Anne Keegan ain’t into thumbsucking in public. She thinks the reader wants to know the news, not her great thoughts on the matter. So in her writing, as in her book On the Street Doing Life, she
doesn't once let the first person slip into her text. In her view, journalism is a "feeble attempt to find the truth," and the truth is "what happened, and that's all."
She continues, "I made no judgments on anyone. None. Zero. Nor did I say, 'I stood there, and gee whiz, I'm so scared.' And 'Gee whiz, I felt so sorry for that lady, and I cried when she said, "I don't want to be arrested."' I'm not a Gen Xer boring everybody with what I think. I wasn't part of the show."
This lady is this blog’s idea of professional. Even as a columnist, for Chi Trib in the 80s, she never wrote about herself, even when her editors said she “didn't write enough silly stuff about [her] kids' diapers. Or about [her] twins. Or [her] psychiatrist. Or how [she] found a coyote in [her] yard.”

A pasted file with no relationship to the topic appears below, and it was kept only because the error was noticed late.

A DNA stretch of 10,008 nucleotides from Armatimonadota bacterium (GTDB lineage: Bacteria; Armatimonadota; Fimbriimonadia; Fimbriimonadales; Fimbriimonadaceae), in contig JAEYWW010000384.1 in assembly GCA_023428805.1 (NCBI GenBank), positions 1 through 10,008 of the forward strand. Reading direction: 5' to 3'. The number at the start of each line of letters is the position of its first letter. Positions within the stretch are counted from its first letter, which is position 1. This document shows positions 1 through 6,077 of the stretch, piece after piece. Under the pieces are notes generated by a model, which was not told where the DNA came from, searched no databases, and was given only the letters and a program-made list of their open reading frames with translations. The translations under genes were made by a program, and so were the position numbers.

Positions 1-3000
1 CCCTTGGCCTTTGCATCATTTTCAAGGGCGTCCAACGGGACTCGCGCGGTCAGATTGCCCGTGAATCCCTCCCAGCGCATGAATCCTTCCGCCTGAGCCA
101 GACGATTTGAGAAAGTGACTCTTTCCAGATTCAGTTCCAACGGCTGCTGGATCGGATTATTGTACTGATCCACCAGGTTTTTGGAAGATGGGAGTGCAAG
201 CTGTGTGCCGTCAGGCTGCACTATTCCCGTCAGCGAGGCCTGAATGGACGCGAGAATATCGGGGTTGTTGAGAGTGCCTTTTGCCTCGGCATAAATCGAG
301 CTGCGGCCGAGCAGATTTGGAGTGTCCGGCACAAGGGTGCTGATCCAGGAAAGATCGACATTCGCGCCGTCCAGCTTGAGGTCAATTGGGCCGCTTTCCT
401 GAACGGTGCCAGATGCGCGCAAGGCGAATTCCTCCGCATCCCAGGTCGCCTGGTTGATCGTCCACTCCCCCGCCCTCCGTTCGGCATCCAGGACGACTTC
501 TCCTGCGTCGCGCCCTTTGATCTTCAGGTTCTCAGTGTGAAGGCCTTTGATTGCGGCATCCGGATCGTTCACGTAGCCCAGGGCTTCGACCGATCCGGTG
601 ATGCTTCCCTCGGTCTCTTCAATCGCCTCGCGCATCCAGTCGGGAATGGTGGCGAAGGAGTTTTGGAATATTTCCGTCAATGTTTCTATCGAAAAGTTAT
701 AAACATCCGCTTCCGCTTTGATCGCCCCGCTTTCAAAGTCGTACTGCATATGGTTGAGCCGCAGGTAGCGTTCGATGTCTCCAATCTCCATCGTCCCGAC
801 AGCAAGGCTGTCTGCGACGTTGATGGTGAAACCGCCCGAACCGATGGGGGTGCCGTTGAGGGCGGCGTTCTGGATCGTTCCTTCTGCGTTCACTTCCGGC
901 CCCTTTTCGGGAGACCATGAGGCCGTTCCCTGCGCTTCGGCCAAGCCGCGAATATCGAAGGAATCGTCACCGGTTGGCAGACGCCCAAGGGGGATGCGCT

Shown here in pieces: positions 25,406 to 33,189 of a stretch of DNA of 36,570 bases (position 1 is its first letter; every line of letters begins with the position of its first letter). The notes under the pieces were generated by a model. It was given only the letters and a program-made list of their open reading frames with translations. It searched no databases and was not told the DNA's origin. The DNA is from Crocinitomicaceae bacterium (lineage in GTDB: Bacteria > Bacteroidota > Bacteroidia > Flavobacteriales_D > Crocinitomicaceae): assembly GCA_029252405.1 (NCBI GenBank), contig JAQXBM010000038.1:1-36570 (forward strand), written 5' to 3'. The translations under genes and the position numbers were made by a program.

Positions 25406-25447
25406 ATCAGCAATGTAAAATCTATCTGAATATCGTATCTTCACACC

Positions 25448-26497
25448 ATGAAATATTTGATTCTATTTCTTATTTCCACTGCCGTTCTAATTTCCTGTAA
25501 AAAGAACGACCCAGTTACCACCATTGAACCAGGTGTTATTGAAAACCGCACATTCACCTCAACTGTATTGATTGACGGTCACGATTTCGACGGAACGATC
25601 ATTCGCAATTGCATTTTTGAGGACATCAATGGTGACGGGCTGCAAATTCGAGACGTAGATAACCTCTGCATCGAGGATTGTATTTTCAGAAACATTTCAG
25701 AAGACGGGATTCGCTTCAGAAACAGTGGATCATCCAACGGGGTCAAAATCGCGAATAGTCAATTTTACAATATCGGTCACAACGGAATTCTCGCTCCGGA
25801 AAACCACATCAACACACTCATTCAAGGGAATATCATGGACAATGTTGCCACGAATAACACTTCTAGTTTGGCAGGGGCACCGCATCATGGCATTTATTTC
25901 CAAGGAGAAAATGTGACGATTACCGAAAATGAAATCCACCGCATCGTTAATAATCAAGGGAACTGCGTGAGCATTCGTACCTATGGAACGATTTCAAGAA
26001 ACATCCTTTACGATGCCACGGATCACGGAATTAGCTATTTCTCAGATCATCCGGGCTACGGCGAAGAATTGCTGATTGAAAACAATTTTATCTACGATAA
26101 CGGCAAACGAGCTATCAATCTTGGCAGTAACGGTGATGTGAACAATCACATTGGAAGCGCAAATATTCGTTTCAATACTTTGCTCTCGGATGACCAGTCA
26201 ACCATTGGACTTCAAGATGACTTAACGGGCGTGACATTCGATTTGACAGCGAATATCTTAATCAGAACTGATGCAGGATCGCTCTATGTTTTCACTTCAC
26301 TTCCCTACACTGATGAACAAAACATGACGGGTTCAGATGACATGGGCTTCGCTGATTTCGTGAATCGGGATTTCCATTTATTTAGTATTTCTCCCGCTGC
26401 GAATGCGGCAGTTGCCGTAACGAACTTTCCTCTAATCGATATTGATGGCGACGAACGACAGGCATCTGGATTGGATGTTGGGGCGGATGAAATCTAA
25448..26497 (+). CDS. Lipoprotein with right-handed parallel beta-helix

Didn’t work for her genius editors, who put her on women’s news in ‘97, precipitating her departure. She went home and wrote about Cronin, the legendary cop who left a foot back in Viet Nam and got on the force because Mayordaley I spoke up for him.
The book, self-published, is based on her joining Cronin in his midnight rides in Drug Land, as in the now-gone Rockwell Gardens on Western Avenue, where she found herself once alone in a dark hallway with three big guys. She ordered them against the wall, bluffing until he returned. This time she had to tell about herself — or did she? Michael Miner in The Chicago Reader quotes her husband.
Is it in the book? One way to find out: buy it here for $13.50.
Later: Newspaper reader, of course, is what’s meant. For thoughtful, reflective stuff there are usually better places to go.